The thrill of an unusually heavy snowfall that transforms the rooftop vistas and has you ducking the snowballs of the gangs of kids beside themselves with glee at the welcome change from the daily street football, dodging the cars and learning to score goals uphill. Or maybe spring, when the grapevines clambering up the balconies of the older buildings soften the stone and iron with a fretwork of green and the parks around the walls are bright with marigolds and stocks and the promise of daisies and hollyhocks to come. Spring, when the old trees, roots and trunks now one with the foundations of the city, flower and give shade to hidden corners and tiny squares. This is the time when the children salvage timber from the latest house renovation to build Novruz bonfires, leaping through the flames to bring luck to the coming year. Or perhaps I’ll miss the long, slow autumn, when those same vines and trees turn golden but refuse to relinquish their leaves until late November. Housewives lay out the wool stuffing for their winter bedcovers to air in the sun, washing flapping on the lines crisscrossing the alleys and the pomegranates and grapes piled high on the vegetable stalls. But best of all are the memories of summers evenings, looking out over the rooftops of the Old City as the setting sun turns the stone buildings golden, the distant sea lies a shimmering blue in a bay of pastel pink and a lonely sail boat tacks back to shore. As the sky darkens to a velvet blue, the swallows swoop and swerve between the buildings, vying for the last insects of the day. A flutter of white doves settles down to roost in the trees around the Shirvanshahs’ Palace and a cat that has dozed lazily on the warm stone steps of the ruined bath house wakes up and stalks off among the fallen stones in search of mice.
A new crescent moon and the evening star hang silver over the minaret of the deserted palace mosque. The clock in the tower above Baki Sovieti plays its tune and strikes, and the call to prayer drifts up from the Juma Mechid mosque where men are hurrying from the darkening streets, passing through the ornately carved door to an interior ablaze with the light from the crystals of the enormous chandelier. Night settles over the city and the music of the tar, accordion and tambour fills the air as a lively party gets underway in the caravansarai. All through the streets and alleys the smell of roasting lamb on charcoal braziers slips under the gates of a hundred courtyards to tease the noses of passers by hurrying home through the streets to their own evening meals. Close your eyes and watch the camels passing through the city gates, shaking the desert dust from their hooves… To live in the Old City is to live with the past, but what of the future? We hear that there is to be no more building until a master plan has been drawn up, and it’s good to know that someone cares. There is no place here for blank concrete walls and garish colors…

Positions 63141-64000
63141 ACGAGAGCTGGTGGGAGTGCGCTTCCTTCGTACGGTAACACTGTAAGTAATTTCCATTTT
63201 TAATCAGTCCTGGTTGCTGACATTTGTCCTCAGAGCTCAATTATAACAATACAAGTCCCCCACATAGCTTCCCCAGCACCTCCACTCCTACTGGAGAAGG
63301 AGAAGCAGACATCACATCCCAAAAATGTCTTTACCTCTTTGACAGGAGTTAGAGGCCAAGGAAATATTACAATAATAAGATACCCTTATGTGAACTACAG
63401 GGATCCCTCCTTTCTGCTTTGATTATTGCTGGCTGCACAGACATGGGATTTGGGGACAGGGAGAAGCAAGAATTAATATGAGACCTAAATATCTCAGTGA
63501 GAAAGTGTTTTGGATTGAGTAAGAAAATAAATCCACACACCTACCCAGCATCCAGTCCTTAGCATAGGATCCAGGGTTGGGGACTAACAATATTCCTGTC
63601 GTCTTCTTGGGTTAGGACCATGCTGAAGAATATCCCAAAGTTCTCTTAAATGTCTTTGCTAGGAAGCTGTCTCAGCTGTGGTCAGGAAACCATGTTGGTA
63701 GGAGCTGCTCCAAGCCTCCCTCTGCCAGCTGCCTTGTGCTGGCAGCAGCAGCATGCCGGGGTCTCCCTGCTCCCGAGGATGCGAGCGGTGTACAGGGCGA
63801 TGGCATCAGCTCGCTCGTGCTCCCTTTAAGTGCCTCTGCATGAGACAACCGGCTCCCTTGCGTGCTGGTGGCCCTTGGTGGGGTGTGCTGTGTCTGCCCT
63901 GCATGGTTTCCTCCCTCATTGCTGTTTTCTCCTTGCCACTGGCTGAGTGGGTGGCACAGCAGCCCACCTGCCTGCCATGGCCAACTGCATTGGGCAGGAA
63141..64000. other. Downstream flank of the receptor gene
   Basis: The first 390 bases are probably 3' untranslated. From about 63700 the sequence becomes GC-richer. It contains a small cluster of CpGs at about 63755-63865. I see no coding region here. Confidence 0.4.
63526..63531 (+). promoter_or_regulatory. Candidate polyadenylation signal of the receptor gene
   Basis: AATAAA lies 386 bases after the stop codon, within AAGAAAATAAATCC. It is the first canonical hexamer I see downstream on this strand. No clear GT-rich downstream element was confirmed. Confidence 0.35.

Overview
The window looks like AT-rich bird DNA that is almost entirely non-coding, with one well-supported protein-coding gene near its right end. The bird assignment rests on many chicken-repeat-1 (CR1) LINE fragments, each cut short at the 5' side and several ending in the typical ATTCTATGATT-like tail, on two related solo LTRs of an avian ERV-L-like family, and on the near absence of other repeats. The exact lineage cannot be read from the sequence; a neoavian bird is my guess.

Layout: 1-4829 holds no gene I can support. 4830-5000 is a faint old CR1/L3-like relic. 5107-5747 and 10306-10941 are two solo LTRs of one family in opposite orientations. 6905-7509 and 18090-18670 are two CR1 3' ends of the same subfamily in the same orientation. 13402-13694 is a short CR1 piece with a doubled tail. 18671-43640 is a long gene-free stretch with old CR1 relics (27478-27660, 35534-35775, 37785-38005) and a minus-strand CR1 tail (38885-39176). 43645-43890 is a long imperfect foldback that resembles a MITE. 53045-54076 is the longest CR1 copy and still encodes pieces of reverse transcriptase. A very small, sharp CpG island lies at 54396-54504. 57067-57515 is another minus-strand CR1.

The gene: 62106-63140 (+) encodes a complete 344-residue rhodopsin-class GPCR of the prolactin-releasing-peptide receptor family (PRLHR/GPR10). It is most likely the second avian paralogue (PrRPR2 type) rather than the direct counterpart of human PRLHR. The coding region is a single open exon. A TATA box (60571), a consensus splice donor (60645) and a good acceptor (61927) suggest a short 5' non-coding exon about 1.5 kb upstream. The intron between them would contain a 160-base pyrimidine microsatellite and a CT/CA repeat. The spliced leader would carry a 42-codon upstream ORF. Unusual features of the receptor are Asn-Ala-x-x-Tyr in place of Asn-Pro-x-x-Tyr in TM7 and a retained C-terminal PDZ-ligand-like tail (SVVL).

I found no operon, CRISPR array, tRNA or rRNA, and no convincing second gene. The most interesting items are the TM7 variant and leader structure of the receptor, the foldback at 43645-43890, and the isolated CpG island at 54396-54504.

it would be nice if some of the wires that drape the streets and the broken-down cars and garbage trucks would disappear. And parks – little areas of green with roses and a fountain, where the old men can sit each morning and talk politics, and lovers sit entranced as night falls. But more than that, I hope that thought is given to those who live here -whose families have been here for generations. Each office, embassy and luxury apartment mean less homes, less children playing on the streets, less corner grocery stores, less women gathering in each others homes to mourn a death or plan a wedding, less life. I will take many fond memories of the Old City with me when I leave Azerbaijan, and they will be memories of a living city, not a historical monument.